President Erdogan’s speech at the UN highlights just how isolated Turkey has become
Last week, the annual ritual of world leaders coming together in a spirit of diplomacy and mutual respect played out once again at the United Nations. Well, not quite. The yearly gathering has over the years seen its fair share of acrimony and discontent. This year was no different and it’s hard to say whether or not anything constructive emerged from the gathering. Nonetheless, leaders made their way to the podium and delivered their yearly addresses. President Erdogan stuck to some time-honored themes but also made a case for the issues closest to Turkey. What were some of the key highlights?
►Adnan R. Khan: Can you give readers a brief recap of President Erdogan’s speech?
Ilter Turan: The speech consisted of two parts. One was the president’s general views on how the world system of governance is operating and the elements of unfairness and injustice that seem to be part of it. The second was directed at questions that are of particular concern to Turkey. We can perhaps sum up the first part by quoting Erdogan himself: “The world is bigger than five,” he said, referring to the permanent members of the UN Security Council and the fact that it no longer represents the global reality. It’s an argument that he has made before but the problem is of course that to try to change the system you have to work within the existing structure, which includes the veto power of the five. So there is a built-in problem of bringing about change that would reduce the power of the current permanent members of the Council.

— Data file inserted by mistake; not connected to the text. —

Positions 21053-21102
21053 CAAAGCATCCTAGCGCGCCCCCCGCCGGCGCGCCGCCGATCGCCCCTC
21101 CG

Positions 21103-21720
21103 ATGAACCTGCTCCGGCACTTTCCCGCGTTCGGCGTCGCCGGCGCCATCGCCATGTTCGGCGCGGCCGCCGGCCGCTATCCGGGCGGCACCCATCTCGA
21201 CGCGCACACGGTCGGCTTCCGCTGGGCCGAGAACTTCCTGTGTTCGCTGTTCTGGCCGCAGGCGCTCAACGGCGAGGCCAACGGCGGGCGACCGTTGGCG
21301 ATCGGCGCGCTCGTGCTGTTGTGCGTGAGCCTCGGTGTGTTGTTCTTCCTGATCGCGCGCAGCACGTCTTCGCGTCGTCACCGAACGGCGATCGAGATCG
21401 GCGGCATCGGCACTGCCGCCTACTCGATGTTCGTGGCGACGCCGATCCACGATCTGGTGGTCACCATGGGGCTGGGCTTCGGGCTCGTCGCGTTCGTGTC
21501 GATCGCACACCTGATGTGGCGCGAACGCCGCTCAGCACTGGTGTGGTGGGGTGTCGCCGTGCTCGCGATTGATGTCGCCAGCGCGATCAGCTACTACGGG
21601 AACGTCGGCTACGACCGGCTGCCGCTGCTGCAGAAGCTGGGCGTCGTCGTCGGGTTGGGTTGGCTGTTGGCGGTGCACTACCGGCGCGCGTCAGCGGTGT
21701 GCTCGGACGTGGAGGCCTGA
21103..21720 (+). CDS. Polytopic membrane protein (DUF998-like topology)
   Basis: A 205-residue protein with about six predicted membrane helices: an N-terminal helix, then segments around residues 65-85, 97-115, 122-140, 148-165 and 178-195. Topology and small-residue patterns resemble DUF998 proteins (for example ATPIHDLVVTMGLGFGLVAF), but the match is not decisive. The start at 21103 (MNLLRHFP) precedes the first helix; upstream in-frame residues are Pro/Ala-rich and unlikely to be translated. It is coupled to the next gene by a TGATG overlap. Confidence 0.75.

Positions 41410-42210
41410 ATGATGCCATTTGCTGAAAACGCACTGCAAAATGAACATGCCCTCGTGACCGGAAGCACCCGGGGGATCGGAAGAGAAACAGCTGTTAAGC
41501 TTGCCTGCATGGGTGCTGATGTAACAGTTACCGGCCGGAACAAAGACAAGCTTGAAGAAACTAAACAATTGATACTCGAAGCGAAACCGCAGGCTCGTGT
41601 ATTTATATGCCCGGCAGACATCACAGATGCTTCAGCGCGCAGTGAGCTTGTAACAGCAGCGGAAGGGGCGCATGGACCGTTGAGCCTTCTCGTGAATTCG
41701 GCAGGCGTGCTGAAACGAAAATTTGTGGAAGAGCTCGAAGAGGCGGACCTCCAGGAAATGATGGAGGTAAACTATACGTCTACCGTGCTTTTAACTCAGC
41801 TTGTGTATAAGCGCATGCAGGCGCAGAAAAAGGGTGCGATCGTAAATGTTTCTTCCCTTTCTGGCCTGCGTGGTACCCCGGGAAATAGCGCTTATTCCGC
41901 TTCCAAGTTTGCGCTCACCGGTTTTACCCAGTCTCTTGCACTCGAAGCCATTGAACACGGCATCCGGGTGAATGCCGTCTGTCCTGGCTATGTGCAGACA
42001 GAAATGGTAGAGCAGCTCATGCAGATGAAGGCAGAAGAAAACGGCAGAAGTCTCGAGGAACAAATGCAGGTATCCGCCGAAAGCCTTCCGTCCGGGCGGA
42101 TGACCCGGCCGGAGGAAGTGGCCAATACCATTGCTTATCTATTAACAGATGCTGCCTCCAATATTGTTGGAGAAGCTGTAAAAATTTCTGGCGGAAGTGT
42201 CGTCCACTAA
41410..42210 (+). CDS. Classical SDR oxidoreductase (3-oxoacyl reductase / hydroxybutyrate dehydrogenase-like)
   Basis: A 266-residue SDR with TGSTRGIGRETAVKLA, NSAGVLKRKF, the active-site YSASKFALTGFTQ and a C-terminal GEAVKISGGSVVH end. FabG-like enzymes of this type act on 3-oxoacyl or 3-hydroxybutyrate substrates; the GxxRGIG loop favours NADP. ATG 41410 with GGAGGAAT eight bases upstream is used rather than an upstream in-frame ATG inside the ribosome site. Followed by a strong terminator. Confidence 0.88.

The president also complained about the nuclear proliferation system. His argument, again, was sound: The countries that already possess nuclear weapons seek to maintain permanently their monopoly on nuclear power. That is not acceptable to other countries that are targets of nuclear-armed nations who feel their security may be better served by possessing their own nuclear deterrent. Essentially, the President suggested that the current system would be acceptable only if those who already possess nuclear weapons give them up. That’s sound logic. But unfortunately, the world just doesn’t work on sound logic but on power positions.
►Adnan R. Khan: All of these issues are perennial. They’ve come and gone over the decades. It’s nothing groundbreaking.
Ilter Turan: No. In fact, I think it has almost become a ritual that Erdogan refers to these points in his
UN speeches. The problem is, if you are interested in bringing about genuine change, making speeches at the UN must be backed by coalitions of like-minded countries. Only together can you put up a challenge. But there seems to be no indication that there is a systematic effort of which Turkey is a part that is aiming to change the current system of international governance.
►Adnan R. Khan: And Turkey’s obviously put itself in a difficult position where it doesn’t really have a lot of allies in the world it can turn to bring about these changes. It’s become isolated.